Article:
Part of this is down to the rude health of the current top two. City’s relentlessness is built on Pep Guardiola’s inspirational man-management and coaching that makes the club so attractive to world-class young players and their spending power that makes signing them possible. Joao Cancelo and Rodri appear to be this summer’s top targets.
The evidence suggests that Liverpool will get stronger instead of regressing. Ten of their players started 20 or more league games last season, and none of them have yet turned 30. Klopp will look to improve in obvious areas (back-up left-back, another centre forward, another central defender), and Liverpool have rarely been a more attractive club for potential signings.
But signs of strength only represent half the picture, and those clubs who might have considered themselves title challengers pre-2018/19 now present as a ragtag group of the mismanaged and misfiring.
Manchester United insisted that 2019 was the summer of change, but so far their incoming business has been limited to a young winger with potential and their close season defined by players wanting to leave. There has been little sign of the off-field structural change that every supporter knows is necessary for the club’s potential to be even partly fulfilled.
At Chelsea, Frank Lampard’s appointment appears to be an attempt to maintain goodwill amongst supporters ahead of a potentially difficult period. Eden Hazard has gone, a transfer ban will be implemented at some point and Lampard is viewed is the man to bring through academy graduates in the absence of new signings. Rough translation: ‘Well we’re not catching Manchester City and Liverpool, so why not give this a go?’.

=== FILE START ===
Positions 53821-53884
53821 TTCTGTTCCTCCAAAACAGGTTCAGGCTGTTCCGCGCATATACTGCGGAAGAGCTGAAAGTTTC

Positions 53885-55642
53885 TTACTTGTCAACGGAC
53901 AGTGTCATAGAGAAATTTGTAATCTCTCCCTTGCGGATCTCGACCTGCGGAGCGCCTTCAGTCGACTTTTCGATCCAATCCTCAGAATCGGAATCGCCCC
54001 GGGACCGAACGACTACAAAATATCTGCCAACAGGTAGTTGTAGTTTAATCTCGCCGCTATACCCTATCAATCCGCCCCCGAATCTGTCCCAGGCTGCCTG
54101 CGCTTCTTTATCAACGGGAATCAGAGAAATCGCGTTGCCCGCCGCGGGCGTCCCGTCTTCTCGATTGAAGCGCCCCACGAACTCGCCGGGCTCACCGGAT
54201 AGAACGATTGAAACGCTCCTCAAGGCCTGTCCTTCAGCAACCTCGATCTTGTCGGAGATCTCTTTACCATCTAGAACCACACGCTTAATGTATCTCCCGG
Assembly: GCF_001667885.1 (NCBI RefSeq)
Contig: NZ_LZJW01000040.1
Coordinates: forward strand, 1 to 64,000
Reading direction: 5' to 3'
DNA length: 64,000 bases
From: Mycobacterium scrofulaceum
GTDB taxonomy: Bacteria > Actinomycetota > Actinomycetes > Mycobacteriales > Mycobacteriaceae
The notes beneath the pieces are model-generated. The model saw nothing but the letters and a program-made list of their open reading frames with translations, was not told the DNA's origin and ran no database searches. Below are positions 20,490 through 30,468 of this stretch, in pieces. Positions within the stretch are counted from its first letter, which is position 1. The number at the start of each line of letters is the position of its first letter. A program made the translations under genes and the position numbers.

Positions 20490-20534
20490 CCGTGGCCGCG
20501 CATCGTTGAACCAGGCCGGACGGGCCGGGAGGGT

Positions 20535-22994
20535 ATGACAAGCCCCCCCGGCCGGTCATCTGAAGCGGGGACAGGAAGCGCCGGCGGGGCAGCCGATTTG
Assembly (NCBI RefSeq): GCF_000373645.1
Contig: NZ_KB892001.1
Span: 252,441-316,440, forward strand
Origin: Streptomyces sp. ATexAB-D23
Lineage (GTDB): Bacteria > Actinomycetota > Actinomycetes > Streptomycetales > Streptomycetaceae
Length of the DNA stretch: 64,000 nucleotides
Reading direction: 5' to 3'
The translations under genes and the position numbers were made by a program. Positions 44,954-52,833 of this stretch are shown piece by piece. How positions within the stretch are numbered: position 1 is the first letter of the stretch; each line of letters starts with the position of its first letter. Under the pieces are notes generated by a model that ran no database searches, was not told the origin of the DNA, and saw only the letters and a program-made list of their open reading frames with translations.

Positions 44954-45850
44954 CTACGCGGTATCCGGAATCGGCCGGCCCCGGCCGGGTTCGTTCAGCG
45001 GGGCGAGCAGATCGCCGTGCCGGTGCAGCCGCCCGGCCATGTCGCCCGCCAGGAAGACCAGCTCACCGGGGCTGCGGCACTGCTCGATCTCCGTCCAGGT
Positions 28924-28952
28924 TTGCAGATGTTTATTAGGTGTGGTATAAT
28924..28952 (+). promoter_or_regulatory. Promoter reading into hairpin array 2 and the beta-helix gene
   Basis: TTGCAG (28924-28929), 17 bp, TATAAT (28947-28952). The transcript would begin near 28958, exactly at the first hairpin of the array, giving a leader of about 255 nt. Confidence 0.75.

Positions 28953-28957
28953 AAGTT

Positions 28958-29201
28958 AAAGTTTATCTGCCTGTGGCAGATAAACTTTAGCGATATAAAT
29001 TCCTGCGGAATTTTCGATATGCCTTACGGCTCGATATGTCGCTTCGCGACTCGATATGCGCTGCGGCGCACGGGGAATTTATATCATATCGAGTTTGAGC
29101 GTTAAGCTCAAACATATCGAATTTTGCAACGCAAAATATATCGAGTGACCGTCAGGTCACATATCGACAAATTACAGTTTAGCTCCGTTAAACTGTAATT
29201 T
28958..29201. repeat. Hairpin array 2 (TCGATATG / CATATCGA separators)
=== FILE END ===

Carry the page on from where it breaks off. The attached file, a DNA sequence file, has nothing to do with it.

Arsenal are perennially locked in stagnation, haunted by structural inefficiencies and without the financial might to atone for them. The jury is still out on Unai Emery, but any replacement would be forced to perform increasingly unlikely tricks to make Arsenal anything other than top-four hopefuls.
And then there’s Tottenham, whose playing and coaching staff are forever absolved of severe criticism but who are hardly atoning for their transfer market inactivity of the last 12 months. This week brought a report in Spanish digital newspaper El Confidencial that Mauricio Pochettino had phoned Real Betis’ Giovani Lo Celso to insist that he wanted to sign him despite Tottenham making such a derisory bid for him. Daniel Levy’s strategy will come under scrutiny this summer.
It all comes together to produce persuasive evidence that we may be headed for the fourth duopoly of the Premier League era, and the first that won’t involve Manchester United. Time will tell if that hunch is proved correct, but there is no doubt the gap is widening. That is the challenge presented to the rest of the top six: after last season’s shambles, prove that you merit our faith.